23 Mar SCSL Symposium: The Relationship between the Court and the Sierra Leone Truth and Reconciliation Commission
[Joseph Rikhof is an adjunct professor at the Faculty of Common Law of the University of Ottawa. Until his retirement in 2017 he was also a senior counsel at the Crimes against Humanity and War Crimes Section of the Canadian Department of Justice. This essay was initially prepared at the request of FIU Law Review for its micro-symposium on The Legal Legacy of the Special Court for Sierra Leone by Charles C. Jalloh (Cambridge, 2020). An edited and footnoted version is forthcoming in Volume 15.1 of the law review in spring 2021.]
The book “The Legal Legacy of the Special Court for Sierra Leone” by Professor Charles Jalloh is a tour de force. While it is not the first book written, which discusses this institution, see here, here, here, here, here, here, and here) it is certainly the most comprehensive, detailed and, most importantly, the most skillful monograph. It provides an excellent in-depth analysis of the most pressing legal issues faced by the Special Court for Sierra Leone (SCSL) and the impact of these legal issues on the development of international criminal law (ICL).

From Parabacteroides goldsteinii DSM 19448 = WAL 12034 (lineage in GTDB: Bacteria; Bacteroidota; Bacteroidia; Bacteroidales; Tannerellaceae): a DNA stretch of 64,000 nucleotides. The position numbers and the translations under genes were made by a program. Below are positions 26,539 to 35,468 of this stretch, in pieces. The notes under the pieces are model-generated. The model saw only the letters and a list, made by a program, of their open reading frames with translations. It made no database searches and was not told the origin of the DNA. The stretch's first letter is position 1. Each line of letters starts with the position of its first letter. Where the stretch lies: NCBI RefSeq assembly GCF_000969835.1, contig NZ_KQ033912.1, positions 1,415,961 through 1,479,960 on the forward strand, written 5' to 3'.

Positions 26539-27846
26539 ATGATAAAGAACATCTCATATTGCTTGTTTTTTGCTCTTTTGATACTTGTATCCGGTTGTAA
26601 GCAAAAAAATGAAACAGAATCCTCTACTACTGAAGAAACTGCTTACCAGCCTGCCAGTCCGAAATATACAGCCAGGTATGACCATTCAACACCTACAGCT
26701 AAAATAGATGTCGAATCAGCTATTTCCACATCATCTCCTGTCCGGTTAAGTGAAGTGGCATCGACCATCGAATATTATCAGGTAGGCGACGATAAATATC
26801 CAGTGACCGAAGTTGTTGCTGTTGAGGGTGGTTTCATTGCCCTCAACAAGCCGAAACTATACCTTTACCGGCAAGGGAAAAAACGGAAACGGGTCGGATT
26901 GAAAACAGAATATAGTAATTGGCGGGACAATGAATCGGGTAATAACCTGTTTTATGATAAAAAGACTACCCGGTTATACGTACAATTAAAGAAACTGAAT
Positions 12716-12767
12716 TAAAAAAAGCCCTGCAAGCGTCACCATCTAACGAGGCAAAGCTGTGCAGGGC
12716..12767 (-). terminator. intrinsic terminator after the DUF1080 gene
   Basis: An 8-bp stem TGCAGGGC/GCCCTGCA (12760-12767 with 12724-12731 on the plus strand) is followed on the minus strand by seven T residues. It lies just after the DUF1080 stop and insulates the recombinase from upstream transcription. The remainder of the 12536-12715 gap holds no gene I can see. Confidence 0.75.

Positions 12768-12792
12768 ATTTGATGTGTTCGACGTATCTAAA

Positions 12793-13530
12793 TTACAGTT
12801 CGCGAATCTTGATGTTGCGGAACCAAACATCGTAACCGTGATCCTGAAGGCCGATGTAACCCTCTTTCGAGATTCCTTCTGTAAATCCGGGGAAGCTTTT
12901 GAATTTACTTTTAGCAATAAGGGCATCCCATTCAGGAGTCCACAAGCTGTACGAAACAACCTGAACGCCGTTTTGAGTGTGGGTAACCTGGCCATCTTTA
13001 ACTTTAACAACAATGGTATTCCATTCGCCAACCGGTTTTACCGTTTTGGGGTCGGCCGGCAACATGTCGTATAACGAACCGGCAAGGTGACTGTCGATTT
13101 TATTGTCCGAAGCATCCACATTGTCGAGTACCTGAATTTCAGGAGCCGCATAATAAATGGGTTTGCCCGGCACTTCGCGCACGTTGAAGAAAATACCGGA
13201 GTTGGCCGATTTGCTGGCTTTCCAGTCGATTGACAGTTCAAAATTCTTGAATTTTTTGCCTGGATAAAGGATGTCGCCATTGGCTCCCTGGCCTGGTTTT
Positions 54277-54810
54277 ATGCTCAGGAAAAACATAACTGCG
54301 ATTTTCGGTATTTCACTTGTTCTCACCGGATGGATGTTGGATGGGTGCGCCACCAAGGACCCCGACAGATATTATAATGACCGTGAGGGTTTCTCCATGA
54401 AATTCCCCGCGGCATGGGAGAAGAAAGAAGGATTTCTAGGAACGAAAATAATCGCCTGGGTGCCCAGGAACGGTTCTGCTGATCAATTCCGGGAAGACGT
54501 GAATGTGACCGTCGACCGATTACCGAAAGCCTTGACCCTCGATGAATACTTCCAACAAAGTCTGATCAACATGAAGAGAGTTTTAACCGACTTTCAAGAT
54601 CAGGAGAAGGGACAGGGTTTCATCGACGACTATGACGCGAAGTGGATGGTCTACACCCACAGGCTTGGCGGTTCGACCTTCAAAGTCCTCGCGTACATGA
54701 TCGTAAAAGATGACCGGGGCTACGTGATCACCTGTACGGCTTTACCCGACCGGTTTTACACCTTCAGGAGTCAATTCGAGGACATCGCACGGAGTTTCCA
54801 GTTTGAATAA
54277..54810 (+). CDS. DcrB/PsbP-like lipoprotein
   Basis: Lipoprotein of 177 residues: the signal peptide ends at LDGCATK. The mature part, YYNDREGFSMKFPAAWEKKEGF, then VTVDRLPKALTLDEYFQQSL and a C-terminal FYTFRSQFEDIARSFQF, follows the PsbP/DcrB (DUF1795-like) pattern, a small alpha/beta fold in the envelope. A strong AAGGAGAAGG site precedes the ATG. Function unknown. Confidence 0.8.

The connection between the jurisprudence of the SCSL and the use of this caselaw by other international criminal institutions, especially the Extraordinary Chambers in the Court of Cambodia (ECCC) and the International Criminal Court (ICC) shows the courage of the SCSL judges in tacking novel and unique legal issues in a manner, which had resonance in different situations than the ones faced in the Sierra Leone context. The erudite analysis by Professor Jalloh of these legal questions and the subsequent references to this jurisprudence, which he adroitly weaves into this narrative, makes his book stand out compared to other works in ICL, which often limit themselves to a description of legal issues without taking into account their impact on the larger ICL canvas. His approach can be found in all the chapters of the book dealing with substantive legal matters, such the issues of greatest responsibility, forced marriage, child recruitment, head of state immunity and amnesties. (For further developments regarding prosecutions regarding the crime of forced marriage and child recruitment see here, paragraphs 606-612 (and especially footnotes 1233 and 1246) and here, paragraphs 1102-1108 (and especially footnote 3075)).